: Business Grammar Builder. : (.. .. )


: 4302

Unit 38 prepositions of place



1 A man with a scarf around his neck is in a lift. He is leaning against the wall of the lift. The lift is coming up from the street below.

2 In a moment the man will walk through the lift doors and into the office. He will put his jacket on the coat stand which is by/near the lift.

3 There is a man waiting for the lift. He has pressed the button

to go down.

4 On the other side of the lift doors is Jane. She is walking away from the lift across the room, past the photocopier towards a meeting room.

5 Jack is beside/next to the photocopier. Above the photocopier is a shelf. He is moving the boxes of paper off the shelf onto the floor.

6 Sue and Mark are sitting at their desks opposite each other. Their computers are in front of them on their desks. Between them is a waste-paper bin and the photocopier is behind


7 Mark has put his coat over the back of his chair. Sue's bag is under her chair.

8 Sue is putting a letter inside an envelope and Mark is taking something out of his drawer.



On an impulse he threw up his job and went abroad.(=to suddenly leave a job or a course of study)

 At or in? A


 We use at to talk about the position of something, or about the place where something happens. At shows a general location. Meet me at my office. There's someone at the door. (position) I'll see you at the meeting. (where something happens)


 We use in with the name of a container, place or area to show you: someone or something is inside it. There's plenty of paper in the photocopier.


 Study these examples for public buildings:


I'll see you at the airport. (the place in general)

I'll see you in the airport terminal. (inside the building)

/ had a hard day at the office. (perhaps I spent some time out of the building)

I'll be back in the office at three, (inside the building)


 Expressions with at, in and on B


 Note these fixed expressions with at

at the front/back at the top/bottom at the beginning /end

at the seaside at the station /airport at home/work/school


 Note these fixed expressions with in:

in the middle in my hand in a queue /line /row

in the corner in the country in a book/magazine/newspaper

in the mirror in the photo/picture in hospital/prison in the chair (= in charge of the meeting)


 Note these fixed expressions with on:

on the left/right on television/the radio on the phone/the computer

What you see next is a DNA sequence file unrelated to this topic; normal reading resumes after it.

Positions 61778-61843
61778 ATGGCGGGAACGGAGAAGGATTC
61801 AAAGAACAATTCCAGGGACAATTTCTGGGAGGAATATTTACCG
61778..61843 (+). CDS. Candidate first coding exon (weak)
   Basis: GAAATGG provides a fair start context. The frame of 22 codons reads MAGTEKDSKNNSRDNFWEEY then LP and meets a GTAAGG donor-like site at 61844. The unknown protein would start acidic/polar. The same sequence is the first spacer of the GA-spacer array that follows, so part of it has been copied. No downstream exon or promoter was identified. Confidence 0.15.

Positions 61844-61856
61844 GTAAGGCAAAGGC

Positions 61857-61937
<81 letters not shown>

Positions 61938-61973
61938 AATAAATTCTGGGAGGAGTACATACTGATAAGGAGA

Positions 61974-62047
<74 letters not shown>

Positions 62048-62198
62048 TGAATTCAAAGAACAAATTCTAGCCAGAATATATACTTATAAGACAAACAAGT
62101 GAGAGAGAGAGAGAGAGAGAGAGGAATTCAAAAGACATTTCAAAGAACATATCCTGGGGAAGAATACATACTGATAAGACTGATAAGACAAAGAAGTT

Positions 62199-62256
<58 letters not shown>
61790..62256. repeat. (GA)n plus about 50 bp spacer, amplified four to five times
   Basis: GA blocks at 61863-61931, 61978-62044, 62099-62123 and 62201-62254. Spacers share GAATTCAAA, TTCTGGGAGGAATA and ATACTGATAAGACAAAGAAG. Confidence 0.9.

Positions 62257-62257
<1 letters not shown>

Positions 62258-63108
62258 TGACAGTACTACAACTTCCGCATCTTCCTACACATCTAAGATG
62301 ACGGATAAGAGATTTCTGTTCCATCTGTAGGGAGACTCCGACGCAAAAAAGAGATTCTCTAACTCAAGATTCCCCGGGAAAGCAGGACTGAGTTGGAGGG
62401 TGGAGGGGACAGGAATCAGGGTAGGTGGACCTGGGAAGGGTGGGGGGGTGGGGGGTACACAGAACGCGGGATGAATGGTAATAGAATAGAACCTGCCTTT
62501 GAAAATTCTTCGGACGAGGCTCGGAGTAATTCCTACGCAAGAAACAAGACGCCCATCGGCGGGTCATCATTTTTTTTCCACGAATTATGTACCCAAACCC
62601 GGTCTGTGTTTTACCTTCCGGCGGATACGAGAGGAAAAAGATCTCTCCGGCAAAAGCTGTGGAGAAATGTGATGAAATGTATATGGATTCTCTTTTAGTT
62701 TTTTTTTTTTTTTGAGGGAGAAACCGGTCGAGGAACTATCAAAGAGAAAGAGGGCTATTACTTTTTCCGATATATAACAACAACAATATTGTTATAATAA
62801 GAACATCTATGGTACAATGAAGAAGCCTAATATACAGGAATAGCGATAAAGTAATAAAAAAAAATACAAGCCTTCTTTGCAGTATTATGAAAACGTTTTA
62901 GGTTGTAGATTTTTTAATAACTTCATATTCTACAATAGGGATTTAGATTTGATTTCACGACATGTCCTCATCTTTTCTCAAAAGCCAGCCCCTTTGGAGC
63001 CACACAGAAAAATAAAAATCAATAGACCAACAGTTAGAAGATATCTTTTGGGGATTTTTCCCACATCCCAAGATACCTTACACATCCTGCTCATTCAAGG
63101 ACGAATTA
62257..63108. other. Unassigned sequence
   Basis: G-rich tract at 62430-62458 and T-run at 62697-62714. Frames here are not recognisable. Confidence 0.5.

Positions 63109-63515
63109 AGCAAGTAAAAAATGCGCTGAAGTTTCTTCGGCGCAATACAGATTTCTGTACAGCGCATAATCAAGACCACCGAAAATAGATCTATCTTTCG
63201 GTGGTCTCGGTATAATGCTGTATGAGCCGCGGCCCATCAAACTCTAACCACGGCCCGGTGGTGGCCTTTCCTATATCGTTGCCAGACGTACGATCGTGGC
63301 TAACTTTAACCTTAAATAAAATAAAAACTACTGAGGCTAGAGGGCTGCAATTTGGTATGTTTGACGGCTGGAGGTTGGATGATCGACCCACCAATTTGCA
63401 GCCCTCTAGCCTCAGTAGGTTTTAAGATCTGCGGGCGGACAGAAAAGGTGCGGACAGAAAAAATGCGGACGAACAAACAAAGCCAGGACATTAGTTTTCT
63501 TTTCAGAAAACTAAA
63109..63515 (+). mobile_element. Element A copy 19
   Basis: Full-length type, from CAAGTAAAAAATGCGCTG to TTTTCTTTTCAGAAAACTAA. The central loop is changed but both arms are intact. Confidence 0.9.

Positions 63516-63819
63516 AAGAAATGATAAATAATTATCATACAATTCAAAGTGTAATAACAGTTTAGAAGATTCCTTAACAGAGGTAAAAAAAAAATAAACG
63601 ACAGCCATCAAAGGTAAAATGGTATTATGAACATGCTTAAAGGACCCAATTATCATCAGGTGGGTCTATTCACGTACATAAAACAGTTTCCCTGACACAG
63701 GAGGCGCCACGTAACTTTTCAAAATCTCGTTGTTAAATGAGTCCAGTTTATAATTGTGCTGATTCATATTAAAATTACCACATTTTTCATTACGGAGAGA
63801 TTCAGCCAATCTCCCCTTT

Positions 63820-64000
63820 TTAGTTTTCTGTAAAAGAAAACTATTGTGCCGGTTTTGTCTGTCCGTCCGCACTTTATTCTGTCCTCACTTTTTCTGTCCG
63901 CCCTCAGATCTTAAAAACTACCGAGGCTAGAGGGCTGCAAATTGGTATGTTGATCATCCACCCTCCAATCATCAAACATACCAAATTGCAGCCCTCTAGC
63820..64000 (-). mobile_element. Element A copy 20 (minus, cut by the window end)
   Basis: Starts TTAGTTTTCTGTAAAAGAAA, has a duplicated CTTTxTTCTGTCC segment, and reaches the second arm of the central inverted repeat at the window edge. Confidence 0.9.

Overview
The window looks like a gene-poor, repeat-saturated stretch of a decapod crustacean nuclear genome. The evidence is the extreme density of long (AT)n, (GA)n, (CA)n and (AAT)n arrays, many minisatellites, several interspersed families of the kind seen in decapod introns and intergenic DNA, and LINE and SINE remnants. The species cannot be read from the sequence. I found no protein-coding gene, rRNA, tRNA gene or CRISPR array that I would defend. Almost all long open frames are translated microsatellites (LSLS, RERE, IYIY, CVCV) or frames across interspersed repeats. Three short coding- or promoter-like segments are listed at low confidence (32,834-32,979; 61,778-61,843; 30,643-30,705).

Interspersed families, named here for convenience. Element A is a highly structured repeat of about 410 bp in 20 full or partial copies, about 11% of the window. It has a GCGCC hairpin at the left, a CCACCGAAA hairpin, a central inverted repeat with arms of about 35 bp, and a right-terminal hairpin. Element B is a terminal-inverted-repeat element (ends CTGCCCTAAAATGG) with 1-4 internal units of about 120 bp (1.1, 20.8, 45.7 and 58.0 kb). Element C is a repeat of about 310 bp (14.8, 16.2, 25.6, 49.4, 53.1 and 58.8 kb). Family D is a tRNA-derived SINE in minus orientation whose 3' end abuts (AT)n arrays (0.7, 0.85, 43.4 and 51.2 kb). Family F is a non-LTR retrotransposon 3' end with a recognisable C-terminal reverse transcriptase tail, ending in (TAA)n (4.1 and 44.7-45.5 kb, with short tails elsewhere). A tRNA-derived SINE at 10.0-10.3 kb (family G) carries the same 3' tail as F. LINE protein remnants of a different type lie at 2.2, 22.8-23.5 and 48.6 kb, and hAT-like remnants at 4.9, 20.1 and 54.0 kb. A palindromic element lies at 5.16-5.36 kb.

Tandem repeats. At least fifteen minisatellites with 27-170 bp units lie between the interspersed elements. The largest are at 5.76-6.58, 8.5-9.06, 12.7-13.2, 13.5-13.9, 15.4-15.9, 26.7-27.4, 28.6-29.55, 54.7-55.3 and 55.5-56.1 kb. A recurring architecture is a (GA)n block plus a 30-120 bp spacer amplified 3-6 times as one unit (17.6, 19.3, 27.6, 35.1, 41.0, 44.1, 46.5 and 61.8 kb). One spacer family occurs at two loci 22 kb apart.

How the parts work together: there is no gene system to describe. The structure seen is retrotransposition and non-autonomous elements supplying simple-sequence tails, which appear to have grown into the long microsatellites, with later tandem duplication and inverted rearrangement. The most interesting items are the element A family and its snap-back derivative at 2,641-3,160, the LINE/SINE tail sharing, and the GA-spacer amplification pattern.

on the screen on the page/map on the M6 (motorways and roads)

on the first floor on the platform/pavement on the Rhine (rivers)

on the plane/bus/train (but in a car/taxi because you are contained in a smaller space where you can't stand up)


 With addresses, we use in for the street name and at when we say the street number as well. Americans use on for streets. Our offices are in Piccadilly Our offices are at 14 High Street. I went shopping on Fifth Avenue.



Every time she asked for her money back they kept putting her off with some excuse or other.(=to delay meeting someone, talking to someone, paying someone etc)

 Above/below, Over/under C


 Above/below mean 'higher/lower than'. They can be used without an object.

The floor above/below us is occupied by an insurance company From the mountain I could see the lake below.


 Over/under mean 'directly above/below'. They both need an object. We flew right over Windsor Castle on our way into Heathrow. There's still a lot of oil under the sea.


Over can also be used for movement. In this case it is like 'across'. We have to go over/across to the other side of the street.

Over can also mean 'covering'.

They've put a plastic sheet over the hole in the roof.


 All four words can be used for positions in a management hierarchy. Above me

is the Sales Director. Under me there are four sales staff.


 Opposite, next to/beside, near/by D


 Opposite means exactly on the other side of a space. We sat opposite each other in the meeting.


 Next to and besides mean exactly at the side of. Beside can be more formal.

John should sit next to/beside Irene at the meeting.


 Near means close to . By means at the side of. There are one or two good restaurants near here. Can we have a table by the window?



When the worldwide economic recession set in, many poorer nations faced bankruptcy.(=if a difficult period sets in, it begins and seems likely to continue)



Exercise 1 ( A, B, C, D)

Complete this email by choosing the correct preposition from the list below.

Towards over past through in front of by in to at (2) on (2)



Exercise 1 ( A, B, C, D)


Complete this email by putting one suitable word in each space. As well as the words in sections A, B, C, and D it is also possible to use to.




Twenty staff walked out yesterday when a colleague was fired.(=to stop working in order to protest about something)

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